I sent thee late a rosy wreath Not so much honouring thee As giving it a hope that there It could not withered be" (9-12)
The speaker sends Celia a wreath. The wreath is a symbol of the poem itself so it is almost as if the speaker is sending Celia the poem he has written about her. Since he wants to see if it will live forever in her presence the poem reflects on the importance of an audience to keep art alive.
But thou thereon didst only breathe, And sent'st it back to me" (13-14)
Celia "breathes" on the wreath the speaker sends her; it's almost like she is blessing it, or inspiring it (the word "inspire" originally meant "to breathe or blow upon"). Celia definitely is the inspiration for this poem; she is the speaker's Muse, in a sense. The breathing on the wreath dramatizes this fact, or at least suggests the importance of inspiration for the survival (the continued life or "growth" of) art.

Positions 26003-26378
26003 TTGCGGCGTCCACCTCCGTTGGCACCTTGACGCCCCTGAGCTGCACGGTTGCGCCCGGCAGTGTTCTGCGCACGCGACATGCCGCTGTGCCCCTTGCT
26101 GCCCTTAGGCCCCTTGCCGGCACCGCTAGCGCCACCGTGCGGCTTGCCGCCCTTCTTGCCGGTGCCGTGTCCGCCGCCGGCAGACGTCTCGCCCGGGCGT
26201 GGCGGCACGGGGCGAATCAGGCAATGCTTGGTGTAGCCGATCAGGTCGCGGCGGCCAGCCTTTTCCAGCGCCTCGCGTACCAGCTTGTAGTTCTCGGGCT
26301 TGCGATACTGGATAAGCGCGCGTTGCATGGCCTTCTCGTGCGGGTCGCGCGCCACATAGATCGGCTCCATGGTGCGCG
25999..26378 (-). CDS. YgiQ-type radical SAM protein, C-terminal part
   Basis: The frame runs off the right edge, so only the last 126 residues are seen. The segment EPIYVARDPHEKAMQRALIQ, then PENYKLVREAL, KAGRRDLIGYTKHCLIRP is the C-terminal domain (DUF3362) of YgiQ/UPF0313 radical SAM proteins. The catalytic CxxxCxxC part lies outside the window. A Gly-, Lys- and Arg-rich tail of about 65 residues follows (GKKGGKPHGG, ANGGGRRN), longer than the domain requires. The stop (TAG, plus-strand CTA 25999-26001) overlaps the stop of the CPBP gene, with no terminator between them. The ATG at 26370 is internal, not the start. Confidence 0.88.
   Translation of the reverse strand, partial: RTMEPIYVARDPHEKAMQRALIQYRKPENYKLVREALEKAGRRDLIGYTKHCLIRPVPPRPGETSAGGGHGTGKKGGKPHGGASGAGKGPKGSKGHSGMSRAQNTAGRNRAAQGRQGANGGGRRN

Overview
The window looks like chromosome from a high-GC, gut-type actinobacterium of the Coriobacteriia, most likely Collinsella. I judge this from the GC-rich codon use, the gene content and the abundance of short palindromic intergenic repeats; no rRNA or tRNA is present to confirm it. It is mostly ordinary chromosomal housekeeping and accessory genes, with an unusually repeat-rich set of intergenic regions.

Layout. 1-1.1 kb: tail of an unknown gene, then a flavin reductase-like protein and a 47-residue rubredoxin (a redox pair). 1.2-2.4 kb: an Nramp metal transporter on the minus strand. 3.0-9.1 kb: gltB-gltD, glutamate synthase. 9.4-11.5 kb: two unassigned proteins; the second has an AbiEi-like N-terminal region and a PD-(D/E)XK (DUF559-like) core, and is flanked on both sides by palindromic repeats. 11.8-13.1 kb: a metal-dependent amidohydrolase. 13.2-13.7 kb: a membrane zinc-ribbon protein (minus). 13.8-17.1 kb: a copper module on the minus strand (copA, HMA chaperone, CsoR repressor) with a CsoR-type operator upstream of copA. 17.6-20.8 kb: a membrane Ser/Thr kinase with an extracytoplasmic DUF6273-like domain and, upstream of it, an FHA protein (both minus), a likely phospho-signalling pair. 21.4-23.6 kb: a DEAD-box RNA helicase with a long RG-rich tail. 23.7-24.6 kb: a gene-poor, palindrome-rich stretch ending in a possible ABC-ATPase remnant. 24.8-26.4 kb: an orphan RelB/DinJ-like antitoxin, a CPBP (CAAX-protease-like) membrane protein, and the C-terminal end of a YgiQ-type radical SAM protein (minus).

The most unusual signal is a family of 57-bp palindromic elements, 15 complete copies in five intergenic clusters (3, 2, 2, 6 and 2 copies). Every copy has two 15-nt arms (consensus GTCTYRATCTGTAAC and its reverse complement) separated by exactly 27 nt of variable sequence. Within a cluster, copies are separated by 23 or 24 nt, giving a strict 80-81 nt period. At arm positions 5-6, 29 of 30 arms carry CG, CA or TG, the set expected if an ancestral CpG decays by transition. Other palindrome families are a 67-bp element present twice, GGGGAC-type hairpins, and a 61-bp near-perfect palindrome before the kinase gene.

Since when it grows, and smells, I swear, Not of itself but thee! (15-16)
The fact that the wreath continues to "grow" – even though it should be, by definition, dead (you can't make a wreath without killing the leaves and flowers you use) – suggests the importance of audience to the survival of art. The wreath is like a work of art, Celia breathes on it, and then it magically continues to live and grow as result of the life she "breathes" into it.